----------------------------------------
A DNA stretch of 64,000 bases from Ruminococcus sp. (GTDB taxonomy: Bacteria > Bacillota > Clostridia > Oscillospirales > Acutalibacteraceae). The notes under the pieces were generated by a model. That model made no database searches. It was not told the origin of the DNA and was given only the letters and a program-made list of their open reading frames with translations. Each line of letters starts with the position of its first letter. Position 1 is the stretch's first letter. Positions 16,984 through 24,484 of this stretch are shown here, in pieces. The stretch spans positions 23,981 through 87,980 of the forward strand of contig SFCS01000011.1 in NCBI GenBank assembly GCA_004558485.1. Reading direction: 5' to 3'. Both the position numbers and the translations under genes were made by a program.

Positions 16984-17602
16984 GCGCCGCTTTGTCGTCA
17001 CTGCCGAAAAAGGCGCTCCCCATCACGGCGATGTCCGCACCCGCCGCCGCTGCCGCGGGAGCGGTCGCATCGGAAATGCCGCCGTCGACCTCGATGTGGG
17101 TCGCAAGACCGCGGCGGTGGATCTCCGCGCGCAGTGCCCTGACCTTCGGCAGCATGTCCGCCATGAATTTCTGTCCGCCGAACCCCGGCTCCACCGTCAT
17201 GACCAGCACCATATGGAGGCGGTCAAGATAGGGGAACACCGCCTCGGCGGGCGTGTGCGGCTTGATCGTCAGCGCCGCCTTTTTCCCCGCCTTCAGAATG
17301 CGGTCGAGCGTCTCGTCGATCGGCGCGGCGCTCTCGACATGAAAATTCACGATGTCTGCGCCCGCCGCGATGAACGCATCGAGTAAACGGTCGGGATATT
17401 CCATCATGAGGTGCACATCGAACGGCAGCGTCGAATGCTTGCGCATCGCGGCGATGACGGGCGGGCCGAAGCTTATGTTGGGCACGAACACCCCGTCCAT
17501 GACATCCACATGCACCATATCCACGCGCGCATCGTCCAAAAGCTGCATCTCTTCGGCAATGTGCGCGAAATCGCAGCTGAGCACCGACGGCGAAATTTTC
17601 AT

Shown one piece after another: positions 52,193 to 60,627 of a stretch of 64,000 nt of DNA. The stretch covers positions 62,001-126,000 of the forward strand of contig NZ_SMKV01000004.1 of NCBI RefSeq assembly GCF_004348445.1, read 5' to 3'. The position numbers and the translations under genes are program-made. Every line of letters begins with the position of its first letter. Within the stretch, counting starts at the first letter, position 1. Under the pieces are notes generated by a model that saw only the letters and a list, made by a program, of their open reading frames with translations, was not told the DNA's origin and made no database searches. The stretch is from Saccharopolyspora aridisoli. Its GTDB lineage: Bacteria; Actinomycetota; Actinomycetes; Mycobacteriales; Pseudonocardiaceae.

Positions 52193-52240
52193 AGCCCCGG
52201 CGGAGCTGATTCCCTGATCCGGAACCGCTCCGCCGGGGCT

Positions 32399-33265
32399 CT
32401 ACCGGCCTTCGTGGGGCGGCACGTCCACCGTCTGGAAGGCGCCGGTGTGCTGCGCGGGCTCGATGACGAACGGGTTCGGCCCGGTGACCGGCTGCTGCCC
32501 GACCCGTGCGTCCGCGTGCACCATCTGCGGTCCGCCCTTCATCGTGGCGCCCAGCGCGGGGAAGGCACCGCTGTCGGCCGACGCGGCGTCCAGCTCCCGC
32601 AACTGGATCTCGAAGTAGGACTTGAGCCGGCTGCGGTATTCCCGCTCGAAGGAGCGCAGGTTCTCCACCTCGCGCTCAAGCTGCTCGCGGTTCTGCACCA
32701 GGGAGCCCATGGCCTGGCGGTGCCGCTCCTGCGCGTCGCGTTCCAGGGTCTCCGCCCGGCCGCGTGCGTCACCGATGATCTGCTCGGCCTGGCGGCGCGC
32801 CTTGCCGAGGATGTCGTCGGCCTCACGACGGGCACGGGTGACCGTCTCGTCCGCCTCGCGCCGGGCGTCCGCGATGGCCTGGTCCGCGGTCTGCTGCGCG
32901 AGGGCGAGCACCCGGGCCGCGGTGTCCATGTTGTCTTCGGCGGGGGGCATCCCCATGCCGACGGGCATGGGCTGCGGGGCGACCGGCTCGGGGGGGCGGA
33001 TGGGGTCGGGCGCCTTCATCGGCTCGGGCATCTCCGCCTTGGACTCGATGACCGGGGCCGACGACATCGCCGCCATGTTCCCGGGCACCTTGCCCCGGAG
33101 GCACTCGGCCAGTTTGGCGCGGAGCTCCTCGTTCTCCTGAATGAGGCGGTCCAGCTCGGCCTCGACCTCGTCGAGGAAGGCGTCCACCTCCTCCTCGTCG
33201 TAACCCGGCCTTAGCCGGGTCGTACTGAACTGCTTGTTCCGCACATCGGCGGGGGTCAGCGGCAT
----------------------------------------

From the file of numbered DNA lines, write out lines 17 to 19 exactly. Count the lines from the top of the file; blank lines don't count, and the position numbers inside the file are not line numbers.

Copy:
32401 ACCGGCCTTCGTGGGGCGGCACGTCCACCGTCTGGAAGGCGCCGGTGTGCTGCGCGGGCTCGATGACGAACGGGTTCGGCCCGGTGACCGGCTGCTGCCC
32501 GACCCGTGCGTCCGCGTGCACCATCTGCGGTCCGCCCTTCATCGTGGCGCCCAGCGCGGGGAAGGCACCGCTGTCGGCCGACGCGGCGTCCAGCTCCCGC
32601 AACTGGATCTCGAAGTAGGACTTGAGCCGGCTGCGGTATTCCCGCTCGAAGGAGCGCAGGTTCTCCACCTCGCGCTCAAGCTGCTCGCGGTTCTGCACCA